Why look at GDP? Is it just another indicator? Actually, it’s THE most comprehensive measure of the U.S. economy there is. It’s the super-indicator, of which everything else (mostly) is just a subcomponent in some way. So this is big news.
Lots of new in the details as well. Consumers roared back in the fourth quarter:
Within the category, most of the discretionary components were strong. Autos were the notable exception. To get this much consumer spending strength without car sales growing is surprising.
Next surprise: business capital spending was weak:
I was surprised because many industries had tight capacity, plus strong earnings, which usually is a formula for increased capital spending. Not last quarter.
Housing construction was down, as we all knew, pulling total GDP growth down 1.1 percentage points below what it otherwise would have been. Given that residential construction was plummetting, and that total GDP growth rose 3.5%, the data confirm that housing alone cannot pull us into recession. (But be careful if housing pulls consumer spending down.)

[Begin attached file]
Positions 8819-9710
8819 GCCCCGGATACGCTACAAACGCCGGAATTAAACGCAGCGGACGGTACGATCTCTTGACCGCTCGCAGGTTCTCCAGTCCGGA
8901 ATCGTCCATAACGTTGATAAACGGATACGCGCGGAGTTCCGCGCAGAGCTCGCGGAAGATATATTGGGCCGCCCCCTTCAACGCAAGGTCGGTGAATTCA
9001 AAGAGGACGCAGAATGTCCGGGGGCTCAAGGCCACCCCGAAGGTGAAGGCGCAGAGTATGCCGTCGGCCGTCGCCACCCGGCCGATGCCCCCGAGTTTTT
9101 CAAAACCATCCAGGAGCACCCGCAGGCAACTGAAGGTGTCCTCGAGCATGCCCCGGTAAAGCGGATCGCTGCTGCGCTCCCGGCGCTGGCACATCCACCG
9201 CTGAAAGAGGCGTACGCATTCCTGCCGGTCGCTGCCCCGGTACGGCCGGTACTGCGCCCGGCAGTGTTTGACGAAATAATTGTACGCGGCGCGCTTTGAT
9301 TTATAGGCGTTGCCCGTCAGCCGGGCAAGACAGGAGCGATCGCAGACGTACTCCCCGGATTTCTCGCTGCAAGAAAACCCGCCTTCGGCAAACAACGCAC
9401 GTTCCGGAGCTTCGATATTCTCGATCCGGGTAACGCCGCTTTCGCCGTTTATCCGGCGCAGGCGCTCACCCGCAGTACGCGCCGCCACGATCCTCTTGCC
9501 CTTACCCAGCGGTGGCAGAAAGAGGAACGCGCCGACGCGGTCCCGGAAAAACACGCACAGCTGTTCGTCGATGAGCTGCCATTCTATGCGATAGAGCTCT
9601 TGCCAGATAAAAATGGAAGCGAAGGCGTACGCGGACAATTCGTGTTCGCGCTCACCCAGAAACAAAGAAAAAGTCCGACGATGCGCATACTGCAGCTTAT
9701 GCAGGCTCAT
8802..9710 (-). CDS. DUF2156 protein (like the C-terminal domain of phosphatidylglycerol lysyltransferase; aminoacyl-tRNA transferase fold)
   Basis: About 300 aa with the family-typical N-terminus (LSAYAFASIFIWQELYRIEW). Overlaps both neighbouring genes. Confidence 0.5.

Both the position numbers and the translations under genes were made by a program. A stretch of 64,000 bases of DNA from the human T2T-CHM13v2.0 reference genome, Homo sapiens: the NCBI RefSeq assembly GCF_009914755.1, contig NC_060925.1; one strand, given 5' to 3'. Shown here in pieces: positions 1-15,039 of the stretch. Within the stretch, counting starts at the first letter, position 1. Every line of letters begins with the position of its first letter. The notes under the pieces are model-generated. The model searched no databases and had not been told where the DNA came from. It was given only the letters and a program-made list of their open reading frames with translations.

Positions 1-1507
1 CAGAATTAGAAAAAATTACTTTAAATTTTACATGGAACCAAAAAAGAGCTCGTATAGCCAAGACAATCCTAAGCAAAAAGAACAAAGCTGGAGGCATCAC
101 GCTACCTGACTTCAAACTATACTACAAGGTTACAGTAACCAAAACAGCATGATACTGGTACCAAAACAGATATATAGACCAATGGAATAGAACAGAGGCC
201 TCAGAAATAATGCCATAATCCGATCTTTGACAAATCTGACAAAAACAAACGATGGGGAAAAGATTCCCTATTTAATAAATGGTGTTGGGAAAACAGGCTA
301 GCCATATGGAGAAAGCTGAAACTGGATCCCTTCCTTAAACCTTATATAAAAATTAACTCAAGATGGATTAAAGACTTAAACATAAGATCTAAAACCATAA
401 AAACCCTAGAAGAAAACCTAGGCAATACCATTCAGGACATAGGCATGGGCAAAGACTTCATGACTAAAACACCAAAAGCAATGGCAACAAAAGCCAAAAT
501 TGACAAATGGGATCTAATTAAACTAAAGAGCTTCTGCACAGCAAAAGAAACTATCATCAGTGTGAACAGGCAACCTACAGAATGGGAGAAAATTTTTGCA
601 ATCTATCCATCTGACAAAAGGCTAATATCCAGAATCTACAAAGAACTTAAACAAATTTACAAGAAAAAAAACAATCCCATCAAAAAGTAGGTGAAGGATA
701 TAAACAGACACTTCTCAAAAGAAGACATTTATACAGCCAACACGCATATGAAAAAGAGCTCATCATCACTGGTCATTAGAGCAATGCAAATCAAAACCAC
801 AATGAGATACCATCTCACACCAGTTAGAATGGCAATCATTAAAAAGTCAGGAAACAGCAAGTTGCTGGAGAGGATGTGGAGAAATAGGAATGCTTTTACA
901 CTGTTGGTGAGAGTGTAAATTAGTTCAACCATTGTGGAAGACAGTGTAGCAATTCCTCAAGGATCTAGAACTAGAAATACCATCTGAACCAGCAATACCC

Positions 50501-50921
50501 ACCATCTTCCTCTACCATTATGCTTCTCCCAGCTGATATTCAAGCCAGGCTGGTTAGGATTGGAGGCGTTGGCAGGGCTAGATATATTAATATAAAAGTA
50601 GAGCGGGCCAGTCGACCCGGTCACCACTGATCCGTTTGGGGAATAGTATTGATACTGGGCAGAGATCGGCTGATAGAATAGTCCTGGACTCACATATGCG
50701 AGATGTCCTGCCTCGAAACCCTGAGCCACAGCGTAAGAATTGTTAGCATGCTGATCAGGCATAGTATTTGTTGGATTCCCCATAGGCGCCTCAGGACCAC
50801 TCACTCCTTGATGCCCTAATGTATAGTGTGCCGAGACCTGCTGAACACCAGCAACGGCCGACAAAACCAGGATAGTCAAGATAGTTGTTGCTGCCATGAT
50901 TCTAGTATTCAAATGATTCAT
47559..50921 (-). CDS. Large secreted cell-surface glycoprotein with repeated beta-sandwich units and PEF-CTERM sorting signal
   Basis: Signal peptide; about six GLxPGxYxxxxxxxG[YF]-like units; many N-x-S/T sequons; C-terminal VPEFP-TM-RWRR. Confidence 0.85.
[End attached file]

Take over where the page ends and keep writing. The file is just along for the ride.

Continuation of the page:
Foreign trade looked real good:
The numbers behind the charts are inflation-adjusted, which makes our expensive fuel imports look lower than nominal figures would. Still, the strong export performance is good news.
In case you haven’t had enough good news this morning, inflation dropped by the broadest measure we have, the GDP deflator:
Business Strategy Implications: This economy is not sinking into recession. OK, keep up the thinking about contingency plans, but give some thought to upside contingencies.